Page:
A 10-year-old boy in Kansas left the hospital happy and healthy on Wednesday night after being attacked by wasps in his tree house, falling out and landing face first onto a meat skewer, his mother said.
Xavier Cunningham was playing with his friends in a tree house behind his home in Harrisonville on Saturday, Sept. 8, when the group was attacked by yellow jackets. The boys tried running to escape the attack, and that's when Xavier fell out of the tree house and landed on the skewer, which penetrated his skull from his face to the back of his head.
"One stung him on top of the hand, and just out of reaction, he said he pushed himself off to slap it, and he turned his body, he landed on [the skewer],” his mother Gabrielle Miller, who said she was doing chores at the time, told ABC News on the phone.
Miller ran out to look for her son when she heard him screaming. She saw the skewer stuck in his face, and thought that he'd been attacked.
“I said who did this to you, and he said, 'No one. I tripped,'” she recalled. "He looked at me and he said, 'I'm dying, mom.' And I said, 'No, you're going to be fine.'”
The boy was first brought to a local hospital but then transferred to the University of Kansas Hospital.
When Dr. Koji Ebersole, associate professor of vascular and endovascular neurosurgery, first saw an image of the injury, he wasn't sure if it would be possible to operate on the boy, since the metal had barbed edges meant to keep food from slipping off, he said.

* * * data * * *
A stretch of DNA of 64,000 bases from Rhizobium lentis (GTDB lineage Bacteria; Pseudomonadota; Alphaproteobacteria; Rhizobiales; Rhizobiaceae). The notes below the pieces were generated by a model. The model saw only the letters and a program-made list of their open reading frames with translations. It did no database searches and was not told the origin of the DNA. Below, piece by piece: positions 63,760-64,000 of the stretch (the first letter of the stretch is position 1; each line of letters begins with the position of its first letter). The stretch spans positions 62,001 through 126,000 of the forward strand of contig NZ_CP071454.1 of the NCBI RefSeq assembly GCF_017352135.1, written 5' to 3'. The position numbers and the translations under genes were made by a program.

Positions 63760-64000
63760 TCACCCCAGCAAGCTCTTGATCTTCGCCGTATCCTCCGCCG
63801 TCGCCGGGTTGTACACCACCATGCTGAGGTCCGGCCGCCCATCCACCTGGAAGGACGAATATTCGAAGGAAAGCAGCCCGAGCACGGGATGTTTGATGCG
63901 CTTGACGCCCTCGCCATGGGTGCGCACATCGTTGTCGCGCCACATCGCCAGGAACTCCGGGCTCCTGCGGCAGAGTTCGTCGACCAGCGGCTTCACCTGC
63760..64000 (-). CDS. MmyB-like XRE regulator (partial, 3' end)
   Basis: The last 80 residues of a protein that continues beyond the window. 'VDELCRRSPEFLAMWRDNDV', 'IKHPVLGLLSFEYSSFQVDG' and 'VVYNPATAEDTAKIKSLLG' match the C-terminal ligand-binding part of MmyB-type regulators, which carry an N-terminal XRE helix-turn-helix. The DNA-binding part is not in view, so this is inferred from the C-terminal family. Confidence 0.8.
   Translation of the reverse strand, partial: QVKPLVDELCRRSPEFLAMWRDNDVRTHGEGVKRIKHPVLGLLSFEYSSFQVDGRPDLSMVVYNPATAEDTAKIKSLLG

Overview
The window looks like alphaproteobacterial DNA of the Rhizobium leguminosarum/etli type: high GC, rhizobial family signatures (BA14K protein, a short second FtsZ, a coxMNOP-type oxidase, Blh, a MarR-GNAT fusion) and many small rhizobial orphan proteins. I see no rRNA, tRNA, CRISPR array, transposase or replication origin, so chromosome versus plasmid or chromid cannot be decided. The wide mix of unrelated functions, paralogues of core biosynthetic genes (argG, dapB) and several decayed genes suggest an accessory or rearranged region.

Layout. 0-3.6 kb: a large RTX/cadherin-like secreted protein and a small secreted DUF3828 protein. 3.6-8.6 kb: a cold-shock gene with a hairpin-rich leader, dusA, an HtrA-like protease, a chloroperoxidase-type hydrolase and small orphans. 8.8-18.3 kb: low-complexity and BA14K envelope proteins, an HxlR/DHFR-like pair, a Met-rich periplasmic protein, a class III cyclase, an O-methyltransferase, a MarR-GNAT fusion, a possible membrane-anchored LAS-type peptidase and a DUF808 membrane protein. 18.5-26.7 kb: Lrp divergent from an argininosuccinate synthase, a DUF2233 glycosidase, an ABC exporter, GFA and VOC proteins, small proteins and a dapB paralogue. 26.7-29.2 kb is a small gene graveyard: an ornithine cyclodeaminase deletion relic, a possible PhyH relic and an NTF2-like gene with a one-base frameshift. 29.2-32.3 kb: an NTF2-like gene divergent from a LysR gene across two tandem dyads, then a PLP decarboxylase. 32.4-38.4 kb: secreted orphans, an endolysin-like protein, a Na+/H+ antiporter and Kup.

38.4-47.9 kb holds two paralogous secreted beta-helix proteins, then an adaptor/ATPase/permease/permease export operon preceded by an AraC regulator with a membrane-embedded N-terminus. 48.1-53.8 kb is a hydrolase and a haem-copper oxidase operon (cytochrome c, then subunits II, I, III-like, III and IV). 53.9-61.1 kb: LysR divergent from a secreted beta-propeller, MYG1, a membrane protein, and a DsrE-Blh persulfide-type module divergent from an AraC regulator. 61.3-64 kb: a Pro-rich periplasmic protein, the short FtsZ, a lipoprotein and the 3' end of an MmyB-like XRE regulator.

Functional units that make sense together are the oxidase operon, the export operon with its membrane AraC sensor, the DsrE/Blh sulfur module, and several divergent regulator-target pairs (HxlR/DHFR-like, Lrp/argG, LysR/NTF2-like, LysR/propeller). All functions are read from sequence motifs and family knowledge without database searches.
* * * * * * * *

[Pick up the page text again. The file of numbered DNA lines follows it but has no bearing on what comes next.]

“This barbecue skewer probably a foot-and-a-half long, and half-a-foot of it was lodged in his face, going back all the way across the head to the back of the neck,” Ebersole said.
Despite being unsure about the outcome of the surgery, Miller said that her son dealt with the ordeal in an outstanding way.
“I know he was scared, but he was putting on such a brave face,” she said, adding that his talking gave the surgeon enough time to prepare to save his life.
"At that point, when he was up and talking and stuff, what's going through your mind [is] that when the surgeons take him, that could be the last time you see him,” she said.
Ebersol, who led the surgical team, said it was a miracle that the boy was still conscious with the skewer going through his face.
"What was remarkable was that it didn't hit the eye. It didn't hit the brain. It didn't hit the spinal cord, so it didn't hit those critical structures,” he said. “The last critical structure of importance are the blood vessels.”
Due to the complicated nature of the injury, it took the group eight hours to plan the operation. Because the skewer was square-shaped and close to so many fragile parts in the head, the surgeons decided to remove it the same way that it went in, Ebersol said.
In all, the operation lasted about 10 minutes.
“He proved to be remarkably brave and he didn't get anxious. He didn't start moving around and he didn't try to grab the device. He didn't get nervous. He was very calm — on board with the plan — and he waited until the morning,” Ebersol said. “It's one in a million that it happened. If you want to describe it as miraculous, I agree 100 percent.”